Rally Finland: Subaru leg one summary

After a promising start on today's first Leg of Rally Finland, there was disappointment for the Subaru team when both Petter Solberg and Mikko Hirvonen retired from the event. Solberg became the first casualty of the unforgiving high-speed stages...

After a promising start on today's first Leg of Rally Finland, there was disappointment for the Subaru team when both Petter Solberg and Mikko Hirvonen retired from the event. Solberg became the first casualty of the unforgiving high-speed stages when his car left the road and sustained suspension damage after a collision with a rock. Mikko Hirvonen's encouraging performance on his home event came to an abrupt end when he too slid wide on a corner on the last stage of the day.

Stage Summaries

SS1: 0834 Kuohu 1 (7.76km)

Underlining their historical dominance of their home event, Finnish drivers set the early pace and charged through the first stage of the day to take the top seven times. Peugeot's Harri Rovanpera was quickest, with compatriot Sebastian Lindholm second and three times rally Finland winner, Marcus Gronholm third. Subaru's Mikko Hirvonen had an excellent start and was fifth fastest, while his team-mate Petter Solberg was eleventh after a small spin at the second corner. Although the Norwegian had been suffering with flu-like symptoms for the past two days, he reported he was feeling better after a good night's sleep. Used as the shakedown road in 1999 and 2000, the stage took crews through a fast opening section, before running downhill onto a narrow forest road. There were no jumps included in the test's 7km, which Phil Mills described as 'a good warm up'. After the finish, crews moved to the start of SS2.
Fastest Stage Time: Rovanpera (Peugeot) 3:41.6

SS2: 0857 Parkkola 1 (14.95km)

Once again Rovanpera was the pacesetter and the Jyvaskyla resident completed the 15km, loose gravel stage 1.3 seconds faster than his closest rival Sebastien Lindholm. Contesting the event as Peugeot's number three driver, Lindholm's 307WRC was the only works car to be equipped with a new five-speed gearbox. The cars of his team-mates Rovanpera and Gronholm were fitted with the regular four-speed unit. In the Subaru camp, Petter Solberg was back on the pace and was third fastest, despite running second on the loose gravel road that was clearing for those further down the order, while team-mate Mikko Hirvonen was seventh. At the finish, the duo held exactly the same overall time and lay in joint sixth. Mitsubishi driver Gilles Panizzi struggled with the handling and stability of his Lancer and managed only sixteenth fastest, while Gronholm overshot a junction and had to reverse to re-join the road. He was tenth fastest. The stage's infamous sixth-gear jump 300 metres from the start caused no problems for the leading crews and, after the finish, they moved directly to the start of SS3.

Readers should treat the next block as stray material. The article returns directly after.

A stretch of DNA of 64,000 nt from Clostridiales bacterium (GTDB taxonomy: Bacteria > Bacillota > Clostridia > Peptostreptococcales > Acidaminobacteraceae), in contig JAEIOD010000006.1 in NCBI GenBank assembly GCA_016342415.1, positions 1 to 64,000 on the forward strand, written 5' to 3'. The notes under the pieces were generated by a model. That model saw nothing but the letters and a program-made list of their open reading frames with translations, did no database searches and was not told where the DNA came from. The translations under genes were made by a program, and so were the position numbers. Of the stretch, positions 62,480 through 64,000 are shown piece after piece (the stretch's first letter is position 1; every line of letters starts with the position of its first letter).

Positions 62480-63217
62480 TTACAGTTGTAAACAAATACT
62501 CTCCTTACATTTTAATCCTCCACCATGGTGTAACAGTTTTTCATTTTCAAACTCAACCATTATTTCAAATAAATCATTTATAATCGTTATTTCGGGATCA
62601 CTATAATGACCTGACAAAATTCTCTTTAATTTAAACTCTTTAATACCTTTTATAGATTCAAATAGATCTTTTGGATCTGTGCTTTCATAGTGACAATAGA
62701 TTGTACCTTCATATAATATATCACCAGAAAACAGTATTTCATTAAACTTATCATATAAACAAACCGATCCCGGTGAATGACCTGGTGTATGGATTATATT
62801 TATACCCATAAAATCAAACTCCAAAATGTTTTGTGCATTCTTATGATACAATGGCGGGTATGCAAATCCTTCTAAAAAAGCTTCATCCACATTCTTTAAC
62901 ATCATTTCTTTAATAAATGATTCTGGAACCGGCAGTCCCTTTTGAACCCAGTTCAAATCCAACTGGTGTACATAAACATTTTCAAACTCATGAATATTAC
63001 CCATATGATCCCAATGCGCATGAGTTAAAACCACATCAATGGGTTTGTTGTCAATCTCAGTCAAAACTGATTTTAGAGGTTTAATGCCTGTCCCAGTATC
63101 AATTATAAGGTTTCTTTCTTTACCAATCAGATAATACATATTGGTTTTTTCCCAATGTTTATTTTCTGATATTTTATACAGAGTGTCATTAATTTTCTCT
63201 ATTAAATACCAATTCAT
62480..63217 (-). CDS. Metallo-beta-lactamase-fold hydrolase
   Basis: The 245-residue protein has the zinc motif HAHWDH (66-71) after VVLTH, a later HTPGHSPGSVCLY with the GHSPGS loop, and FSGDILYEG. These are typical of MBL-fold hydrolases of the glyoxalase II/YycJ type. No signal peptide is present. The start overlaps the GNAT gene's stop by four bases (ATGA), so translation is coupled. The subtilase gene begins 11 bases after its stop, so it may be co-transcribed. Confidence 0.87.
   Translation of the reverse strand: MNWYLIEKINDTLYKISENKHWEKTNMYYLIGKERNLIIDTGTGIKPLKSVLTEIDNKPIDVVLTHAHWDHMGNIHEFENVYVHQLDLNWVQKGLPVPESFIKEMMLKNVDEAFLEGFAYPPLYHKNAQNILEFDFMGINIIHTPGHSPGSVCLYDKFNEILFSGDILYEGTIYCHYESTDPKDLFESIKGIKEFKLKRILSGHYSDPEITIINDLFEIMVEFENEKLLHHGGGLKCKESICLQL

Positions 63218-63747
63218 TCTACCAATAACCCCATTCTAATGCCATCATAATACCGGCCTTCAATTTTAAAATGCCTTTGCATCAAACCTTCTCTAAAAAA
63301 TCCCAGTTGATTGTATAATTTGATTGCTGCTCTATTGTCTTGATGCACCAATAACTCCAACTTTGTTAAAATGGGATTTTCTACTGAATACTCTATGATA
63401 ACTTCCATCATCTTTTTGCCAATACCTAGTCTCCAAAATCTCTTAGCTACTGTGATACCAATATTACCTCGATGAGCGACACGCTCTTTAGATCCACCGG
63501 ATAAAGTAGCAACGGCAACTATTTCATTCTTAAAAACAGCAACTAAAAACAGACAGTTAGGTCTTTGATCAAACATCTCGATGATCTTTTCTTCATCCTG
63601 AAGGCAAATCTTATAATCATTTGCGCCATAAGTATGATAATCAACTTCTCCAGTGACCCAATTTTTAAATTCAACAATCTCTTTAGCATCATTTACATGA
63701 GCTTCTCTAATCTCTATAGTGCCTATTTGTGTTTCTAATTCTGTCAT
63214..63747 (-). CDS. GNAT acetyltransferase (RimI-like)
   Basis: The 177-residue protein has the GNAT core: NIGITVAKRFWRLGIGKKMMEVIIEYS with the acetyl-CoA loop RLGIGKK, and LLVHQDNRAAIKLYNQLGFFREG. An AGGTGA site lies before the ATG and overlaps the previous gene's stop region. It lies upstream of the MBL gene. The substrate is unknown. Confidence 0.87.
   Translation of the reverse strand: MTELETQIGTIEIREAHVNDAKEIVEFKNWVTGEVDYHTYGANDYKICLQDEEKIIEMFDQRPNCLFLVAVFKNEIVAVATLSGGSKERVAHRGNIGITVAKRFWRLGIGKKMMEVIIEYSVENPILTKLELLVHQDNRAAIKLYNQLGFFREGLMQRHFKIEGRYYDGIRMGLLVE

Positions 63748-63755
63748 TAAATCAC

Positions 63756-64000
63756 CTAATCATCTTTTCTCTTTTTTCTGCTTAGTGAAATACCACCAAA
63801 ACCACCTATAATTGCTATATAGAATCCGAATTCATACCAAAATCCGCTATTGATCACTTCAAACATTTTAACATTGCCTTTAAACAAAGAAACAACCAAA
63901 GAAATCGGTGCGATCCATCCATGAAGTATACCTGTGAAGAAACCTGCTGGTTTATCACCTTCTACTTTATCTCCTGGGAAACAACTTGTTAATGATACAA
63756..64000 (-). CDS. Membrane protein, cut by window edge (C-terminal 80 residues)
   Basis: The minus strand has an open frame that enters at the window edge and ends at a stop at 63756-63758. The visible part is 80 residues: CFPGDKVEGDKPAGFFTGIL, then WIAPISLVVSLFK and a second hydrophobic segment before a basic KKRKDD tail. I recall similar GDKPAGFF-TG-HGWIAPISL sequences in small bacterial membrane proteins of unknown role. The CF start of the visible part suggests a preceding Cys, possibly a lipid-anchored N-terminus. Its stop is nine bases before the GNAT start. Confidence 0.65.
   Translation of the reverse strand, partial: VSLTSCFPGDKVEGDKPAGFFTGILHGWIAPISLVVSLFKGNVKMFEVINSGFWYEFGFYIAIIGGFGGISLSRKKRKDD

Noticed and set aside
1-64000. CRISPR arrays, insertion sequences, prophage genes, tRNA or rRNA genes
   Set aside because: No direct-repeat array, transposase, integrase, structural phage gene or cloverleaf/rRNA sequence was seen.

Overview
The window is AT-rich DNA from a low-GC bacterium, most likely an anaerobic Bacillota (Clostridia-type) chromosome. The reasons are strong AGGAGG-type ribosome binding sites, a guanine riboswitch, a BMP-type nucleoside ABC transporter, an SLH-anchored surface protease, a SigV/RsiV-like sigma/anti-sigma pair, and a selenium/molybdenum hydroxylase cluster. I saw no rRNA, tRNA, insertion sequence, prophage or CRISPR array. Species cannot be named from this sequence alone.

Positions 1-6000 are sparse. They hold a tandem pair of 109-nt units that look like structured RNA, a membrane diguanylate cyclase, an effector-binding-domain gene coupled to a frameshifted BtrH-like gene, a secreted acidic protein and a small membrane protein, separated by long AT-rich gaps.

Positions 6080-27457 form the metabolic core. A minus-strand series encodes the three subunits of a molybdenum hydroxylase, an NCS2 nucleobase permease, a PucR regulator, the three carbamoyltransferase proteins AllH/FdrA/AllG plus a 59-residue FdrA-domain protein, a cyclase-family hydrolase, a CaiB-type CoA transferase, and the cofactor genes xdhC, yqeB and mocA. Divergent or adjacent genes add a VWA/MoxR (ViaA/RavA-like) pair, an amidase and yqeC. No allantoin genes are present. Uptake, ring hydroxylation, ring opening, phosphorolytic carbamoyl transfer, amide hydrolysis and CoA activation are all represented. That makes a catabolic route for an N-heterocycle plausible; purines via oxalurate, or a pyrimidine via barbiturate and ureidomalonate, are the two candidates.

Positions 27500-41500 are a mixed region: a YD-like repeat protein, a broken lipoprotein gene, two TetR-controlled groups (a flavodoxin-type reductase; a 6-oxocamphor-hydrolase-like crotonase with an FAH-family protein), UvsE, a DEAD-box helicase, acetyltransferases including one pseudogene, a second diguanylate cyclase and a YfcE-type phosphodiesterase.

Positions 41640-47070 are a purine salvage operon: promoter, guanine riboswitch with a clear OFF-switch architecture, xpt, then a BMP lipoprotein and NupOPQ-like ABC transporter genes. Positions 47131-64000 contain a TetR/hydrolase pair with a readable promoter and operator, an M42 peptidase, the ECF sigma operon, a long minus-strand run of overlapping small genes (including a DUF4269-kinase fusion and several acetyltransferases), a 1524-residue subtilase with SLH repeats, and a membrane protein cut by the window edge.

Fastest Stage Time: Rovanpera (Peugeot) 7:26.8

SS3: 0938 Mokkipera 1 (13.96km)

Mökkiperä has a reputation for being difficult. Six tricky jumps lie in quick succession in the first 1.5km, followed by a demanding rocky section that caught out both Francois Duval and Jussi Valimaki in 2003. This year there were no leading retirements and it was local hero Harri Rovanpera who once again set the fastest time. At an average speed of 122.22kph, the Finn took his third stage win of the day, while Subaru's Solberg was second quickest and Gronholm third. Finnish experts Janne Tuohino and Lindholm took the next two best times, followed by last year's winner Markko Martin who rounded off the top six. Citroen drivers Carlos Sainz and Sebastien Loeb remained off the pace and finished eighth and twelfth fastest respectively. After the finish, crews returned to Jyvaskyla for the first service of the day.
Fastest Stage Time: Rovanpera (Peugeot) 6:51.2

SS4: 1244 Lankamaa (24.86km)

Fast and furious, Lankamaa demands flat out, committed driving from the outset. Over the years its blend of deceptive crests and sixth gear straights has bought Rally Finland to a premature end for many drivers. This year it brought a disappointing conclusion to the event for Subaru's Petter Solberg. The Norwegian's Impreza drifted wide on a left-hand corner 2km from the start line and slid off the road into a ditch. Although the impact was slight and external damage was minor, the front left-hand suspension struck a rock hidden in the grass and Petter was unable to continue. It was the flying Finns who once again dominated the leaderboard. Capitalising on their local knowledge Gronholm was fastest through the 24km test, with Rovanpera second and Lindholm third. Mikko Hirvonen was fifth fastest. Having admitted in the preceding service that he was struggling to find confidence after his 170kph crash in the previous round in Argentina, Ford's Markko Martin was seventh fastest. Skoda driver Armin Schwarz stalled his Fabia on the start line and was sixteenth. After the finish, crews moved straight to the start of SS5.
Fastest Stage Time: Gronholm (Peugeot) 12:04.1

SS5: 1332 Laukaa (11.82km)

As the Peugeot drivers continued to trade stage wins, this time it was Rovanpera who was quickest for the fourth time on this event. Gronholm was second fastest and Martin third. Although 'sweeping' of the loose gravel stages was not so apparent for the front-runners through this repeated group of stages due to the softer, sandier base, first-on-the-road Sebastien Loeb remained off the pace. He ended the stage ninth fastest and in tenth position overall. After completing the test's mixture of narrow, tricky sections, jumps and flat out straights, crews moved directly to the start of SS6.
Fastest Stage Time: Rovanpera (Peugeot) 5:44.3

SS6: 1427 Ruuhimaki (7.57km)

The short Ruuhimaki test included some of the biggest jumps in the entire World Rally Championship and the road was lined by thousands of fans who had turned out in the warm Finnish sunshine to watch their favourite rally cars soar through the air. Rovanpera's rally took a dramatic turn for the worse when he rolled his Peugeot on a high-speed corner 5km from the start and came to rest 15 metres from the road. He was able to rejoin the road, but dropped 1 minute 52 seconds to the leaders and fell from the top spot to thirteenth overall. He later retired in service due to the extensive damage that his 307 had sustained. His lead was snatched by team-mate Gronholm who collected his second win of the day. An improving Martin was second fastest in his Focus, while Finnish team-mate Tuohino was third. Gilles Panizzi continued to complain of a lack of stability in his Lancer and completed the test fifteenth fastest. After the finish, crews returned to Jyvaskyla for the second service of the day.